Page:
Difference Between Apical and Lateral Meristems

Key Difference – Apical vs Lateral Meristems
 

Let us first understand what a meristem is, before looking at the differences between apical and lateral meristems. Meristem is a unique plant tissue made of cells that are not fully differentiated and capable of dividing continuously to produce new plant tissues.  In addition, these cells possess some other general characteristic features, which include the presence of cube-shaped cells with dense cytoplasm, one or more prominent nuclei, small vacuoles in the cytoplasm, plastids in proplastid stage, presence of homogenous, thin cell walls made up of cellulose, and the absence of intercellular spaces and ergastic matter. Since these cells have the power of division, their metabolic rate is very high compared to the cells in other plant tissues. Classification of meristems is done mainly based on their origin, developmental stages, structure and task. There are three types of meristems according to their position in a plant, namely; apical meristem, intercalary meristem, and lateral meristem. The key difference between apical and lateral meristem is, apical meristem helps in the primary growth of a plant whereas lateral meristem helps in the secondary growth of a plant.

What is Apical Meristem?

Apical meristems are positioned at the apices of stems, roots and their lateral branches. This meristem is responsible for the vertical growth of the plant along its axis. The apical meristem is dome-shaped and has two parts; the outer layer (tunica) and the inner mass (corpus). It is composed of a small mass of cells and produces the primary permanent tissues of plants (primary growth) including epidermis, xylem, phloem, and ground tissues. The root apical meristem is covered by a protected layer of cell called the root cap. The cells of apical meristem possess all the general characteristic features of the meristem. The shoot apex is quite different from the root apex. The shoot apical meristem gives rise to leaf primordia (which cover and protect the shoot apical meristem), and bud primordia.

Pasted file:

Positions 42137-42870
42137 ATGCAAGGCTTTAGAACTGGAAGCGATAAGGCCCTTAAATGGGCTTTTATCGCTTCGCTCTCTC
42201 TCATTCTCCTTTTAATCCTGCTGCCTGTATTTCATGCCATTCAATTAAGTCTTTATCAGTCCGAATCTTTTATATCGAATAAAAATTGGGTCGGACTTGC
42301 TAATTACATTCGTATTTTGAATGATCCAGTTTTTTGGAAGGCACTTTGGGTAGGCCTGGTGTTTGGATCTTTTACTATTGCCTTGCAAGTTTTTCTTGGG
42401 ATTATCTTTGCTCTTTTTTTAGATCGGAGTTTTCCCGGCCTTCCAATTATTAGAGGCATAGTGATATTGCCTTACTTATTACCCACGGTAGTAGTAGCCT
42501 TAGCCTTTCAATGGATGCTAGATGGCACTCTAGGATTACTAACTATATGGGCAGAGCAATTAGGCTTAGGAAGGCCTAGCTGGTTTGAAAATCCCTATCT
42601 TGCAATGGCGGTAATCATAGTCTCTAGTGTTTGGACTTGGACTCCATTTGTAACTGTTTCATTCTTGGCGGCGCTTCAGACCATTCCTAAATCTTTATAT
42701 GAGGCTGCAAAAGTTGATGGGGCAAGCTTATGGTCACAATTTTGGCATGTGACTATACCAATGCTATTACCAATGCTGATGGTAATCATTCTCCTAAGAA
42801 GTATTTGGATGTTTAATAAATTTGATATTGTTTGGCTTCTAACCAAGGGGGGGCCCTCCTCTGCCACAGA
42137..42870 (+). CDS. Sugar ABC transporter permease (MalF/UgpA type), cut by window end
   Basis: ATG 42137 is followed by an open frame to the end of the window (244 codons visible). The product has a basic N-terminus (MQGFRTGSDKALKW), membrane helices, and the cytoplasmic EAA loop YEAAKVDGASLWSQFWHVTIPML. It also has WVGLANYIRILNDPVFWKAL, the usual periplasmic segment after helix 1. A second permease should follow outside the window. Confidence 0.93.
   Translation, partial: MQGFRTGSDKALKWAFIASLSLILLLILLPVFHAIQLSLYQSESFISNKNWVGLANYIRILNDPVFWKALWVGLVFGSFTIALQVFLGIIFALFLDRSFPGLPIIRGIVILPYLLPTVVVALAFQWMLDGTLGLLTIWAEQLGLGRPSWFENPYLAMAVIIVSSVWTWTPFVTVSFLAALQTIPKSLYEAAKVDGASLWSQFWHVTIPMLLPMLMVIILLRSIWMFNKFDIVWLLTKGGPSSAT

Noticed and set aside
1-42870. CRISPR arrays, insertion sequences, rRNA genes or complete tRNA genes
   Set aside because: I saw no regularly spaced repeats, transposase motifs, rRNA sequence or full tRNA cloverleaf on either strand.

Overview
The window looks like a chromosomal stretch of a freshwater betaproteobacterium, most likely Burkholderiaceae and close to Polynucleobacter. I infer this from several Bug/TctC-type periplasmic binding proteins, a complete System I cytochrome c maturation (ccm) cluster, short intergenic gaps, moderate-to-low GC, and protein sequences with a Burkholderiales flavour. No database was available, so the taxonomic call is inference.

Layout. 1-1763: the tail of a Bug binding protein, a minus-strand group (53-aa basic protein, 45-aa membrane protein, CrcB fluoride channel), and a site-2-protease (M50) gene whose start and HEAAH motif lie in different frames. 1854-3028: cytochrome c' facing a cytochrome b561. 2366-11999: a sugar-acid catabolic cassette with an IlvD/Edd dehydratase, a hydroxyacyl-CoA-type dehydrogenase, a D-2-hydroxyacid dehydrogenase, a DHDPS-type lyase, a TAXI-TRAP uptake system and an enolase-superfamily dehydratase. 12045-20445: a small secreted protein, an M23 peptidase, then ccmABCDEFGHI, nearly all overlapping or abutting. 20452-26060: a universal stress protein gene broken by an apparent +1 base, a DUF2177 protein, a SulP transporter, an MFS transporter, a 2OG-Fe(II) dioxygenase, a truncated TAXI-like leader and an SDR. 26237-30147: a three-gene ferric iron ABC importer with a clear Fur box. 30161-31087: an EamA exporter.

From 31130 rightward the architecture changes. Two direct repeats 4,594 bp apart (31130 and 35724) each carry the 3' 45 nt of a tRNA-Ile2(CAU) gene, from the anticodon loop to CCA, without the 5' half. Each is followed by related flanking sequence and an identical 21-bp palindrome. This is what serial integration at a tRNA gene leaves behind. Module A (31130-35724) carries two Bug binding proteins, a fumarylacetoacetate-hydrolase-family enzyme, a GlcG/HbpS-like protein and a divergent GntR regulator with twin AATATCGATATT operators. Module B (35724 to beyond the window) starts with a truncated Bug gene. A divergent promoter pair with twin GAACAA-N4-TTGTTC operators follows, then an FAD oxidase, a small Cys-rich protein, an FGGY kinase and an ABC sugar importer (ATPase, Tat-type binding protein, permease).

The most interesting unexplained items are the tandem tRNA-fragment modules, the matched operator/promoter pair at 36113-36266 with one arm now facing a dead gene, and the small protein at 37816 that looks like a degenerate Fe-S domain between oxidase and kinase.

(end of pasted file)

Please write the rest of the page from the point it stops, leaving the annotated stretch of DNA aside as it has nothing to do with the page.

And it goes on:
Difference Between Apical and Lateral Meristems

What is Lateral Meristem?

Lateral meristems consist of the vascular cambium and cork cambium and is responsible for the secondary growth of plant tissues.The secondary growth increases the girth of the plant (horizontal growth). Lateral meristem is found along the entire length of the stem and root except at apices. In a cross section of stem or root of a plant that undergoes secondary growth, the lateral meristem can be seen as rings.Key Difference - Apical vs Lateral Meristems

What is the difference between Apical and Lateral Meristems?

Definition of Apical and Lateral Meristem:

Apical meristem: A plant tissue with undifferentiated cells found at the tip of a shoot or root and is responsible for the primary growth.

Lateral meristem: A plant tissue with undifferentiated cells that is found along the length of stems and roots and is responsible for the secondary growth.

Features of Apical and Lateral Meristem:

Location:

Apical meristem: Apical meristems are positioned at the apices of stems, roots, and their lateral branches.

Lateral meristem: Lateral meristems are found along the entire length of stem and root except at apices.

Growth Type:

Apical meristem: Primary growth takes place at apical meristems.

Lateral meristem: Secondary growth takes place at lateral meristems.

Growth:

Apical meristem: Apical meristem increases the length of a plant along its vertical axis,

Lateral meristem: Lateral meristem increases the girth of a plant.

Content:

Apical meristem: Apical meristem gives rise to lead primordia and bud primordia, unlike lateral meristem.

Lateral meristem: Lateral meristems consist of the vascular cambium and cork cambium, unlike the apical meristem.

Tissue Types:

Apical meristem: Apical meristem gives rise to primary permanent tissues including epidermis, xylem, phloem, and ground tissues.

Lateral meristem: Lateral meristem gives rise to wood, inner bark and outer bark.

 

Image Courtesy:
“Apical Meristems in Crassula ovata” by Daniel,levine – Digital Camera.(CC BY-SA 3.0) via Wikipedia  
“Japanese Maple Bark” by David Shankbone- Own work. (CC BY-SA 3.0) via Commons